Despite media coverage of the Republican challengers to President Donald Trump, the incumbent president handily won the Iowa caucuses only moments after voting began.

President Trump won a quick, easy victory on Monday night with most pundits calling the president’s victory only moments after the caucuses began.

The New York Times reports that President Trump netted over 26,000 votes, or 96.8 per cent of all of those cast.

Much has been said by media pundits about the campaigns of anti-Trump radio host Joe Walsh and failed Libertarian Party vice presidential candidate Bill Weld, who were also on the ballot.

At latest count, with most precincts fully reporting their results, Walsh received 360 votes, or 1.3 per cent of those cast.


This should be entertaining. Bernie supporters are still angry at Hillary taking the 2016 nomination away with superdelegates. Even though the DNC made a great fanfare about reform, they’re considering going back to the old rules to stop Bernie.

For his part, Weld received 357 votes, accounting for another 1.3 per cent of the total.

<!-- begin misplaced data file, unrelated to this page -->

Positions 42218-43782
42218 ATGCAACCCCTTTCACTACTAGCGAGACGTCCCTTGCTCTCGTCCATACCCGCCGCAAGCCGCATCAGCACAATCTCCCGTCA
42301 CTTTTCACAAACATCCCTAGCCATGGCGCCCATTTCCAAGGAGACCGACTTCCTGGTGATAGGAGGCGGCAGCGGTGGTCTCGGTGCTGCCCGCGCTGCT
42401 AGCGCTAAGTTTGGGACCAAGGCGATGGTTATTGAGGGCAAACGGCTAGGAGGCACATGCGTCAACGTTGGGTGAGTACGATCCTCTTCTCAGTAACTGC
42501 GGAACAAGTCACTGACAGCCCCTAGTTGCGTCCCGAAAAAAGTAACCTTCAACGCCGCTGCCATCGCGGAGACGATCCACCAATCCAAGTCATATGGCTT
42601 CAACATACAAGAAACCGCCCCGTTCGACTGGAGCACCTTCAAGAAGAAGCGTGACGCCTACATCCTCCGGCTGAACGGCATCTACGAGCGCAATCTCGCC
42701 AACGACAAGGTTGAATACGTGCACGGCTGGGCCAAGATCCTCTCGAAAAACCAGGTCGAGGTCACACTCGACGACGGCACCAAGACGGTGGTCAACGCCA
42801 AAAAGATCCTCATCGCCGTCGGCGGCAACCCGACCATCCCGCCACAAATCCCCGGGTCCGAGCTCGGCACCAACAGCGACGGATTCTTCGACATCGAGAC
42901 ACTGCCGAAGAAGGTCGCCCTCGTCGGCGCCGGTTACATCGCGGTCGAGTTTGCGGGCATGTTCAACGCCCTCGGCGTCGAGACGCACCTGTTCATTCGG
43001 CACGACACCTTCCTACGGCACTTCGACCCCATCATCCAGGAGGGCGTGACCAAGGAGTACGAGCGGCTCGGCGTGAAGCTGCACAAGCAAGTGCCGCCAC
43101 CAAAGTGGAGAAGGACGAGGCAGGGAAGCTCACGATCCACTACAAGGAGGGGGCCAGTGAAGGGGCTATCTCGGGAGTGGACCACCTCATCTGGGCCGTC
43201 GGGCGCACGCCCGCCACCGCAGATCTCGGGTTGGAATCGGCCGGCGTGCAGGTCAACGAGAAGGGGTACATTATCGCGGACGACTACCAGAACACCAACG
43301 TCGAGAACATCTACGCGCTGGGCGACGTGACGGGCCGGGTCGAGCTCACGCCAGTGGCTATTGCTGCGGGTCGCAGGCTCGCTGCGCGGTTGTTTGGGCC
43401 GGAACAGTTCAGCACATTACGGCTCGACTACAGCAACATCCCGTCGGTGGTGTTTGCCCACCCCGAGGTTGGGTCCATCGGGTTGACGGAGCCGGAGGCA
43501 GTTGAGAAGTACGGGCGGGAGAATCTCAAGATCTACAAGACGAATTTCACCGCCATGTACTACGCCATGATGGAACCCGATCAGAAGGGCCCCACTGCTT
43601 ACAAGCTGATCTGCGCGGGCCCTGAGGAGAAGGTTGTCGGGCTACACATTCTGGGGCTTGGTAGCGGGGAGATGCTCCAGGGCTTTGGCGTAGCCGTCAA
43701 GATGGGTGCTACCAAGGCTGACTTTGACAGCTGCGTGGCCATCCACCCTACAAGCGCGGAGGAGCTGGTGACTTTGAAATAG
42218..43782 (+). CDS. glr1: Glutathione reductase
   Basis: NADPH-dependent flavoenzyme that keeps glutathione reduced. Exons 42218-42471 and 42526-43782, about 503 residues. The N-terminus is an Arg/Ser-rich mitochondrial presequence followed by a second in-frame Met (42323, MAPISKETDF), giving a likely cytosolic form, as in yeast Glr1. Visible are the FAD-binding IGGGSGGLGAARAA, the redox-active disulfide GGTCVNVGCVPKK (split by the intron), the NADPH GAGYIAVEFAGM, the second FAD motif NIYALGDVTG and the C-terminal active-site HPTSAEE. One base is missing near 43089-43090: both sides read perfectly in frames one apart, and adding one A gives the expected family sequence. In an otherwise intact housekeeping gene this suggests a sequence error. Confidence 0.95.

In total, the Republican challengers currently tally at 717 votes, and do not seem likely to breach 1,000.

Ezra Levant of Rebel News took to Twitter to note the stark difference between how some in the media portrayed the percentages would lean and what actually happened.

“Turns out Never-Trumpers represent 3.2% of the Republican Party,” wrote Levant. “But they make up 75% of ‘Republican’ pundits on TV.”

https://twitter.com/ezralevant/status/1224532151607218177

Walsh himself appeared at a caucus site in Iowa to make his case for voting against President Donald Trump.

In his speech, Walsh began to say “If you want four more years of the Donald Trump show,” and was then rendered inaudible by loud cheers.

“This is embarrassing,” wrote Republican activist Scott Presler on Twitter.

President Trump’s surrogates had a large showing in Iowa, with campaign manager Brad Parscale, Donald Trump Jr., Eric Trump, and others visiting the state to stump for the president.

In several states, local Republicans have already canceled their caucus or primary, as President Trump is expected to face no meaningful opposition and has the party’s support nationally.

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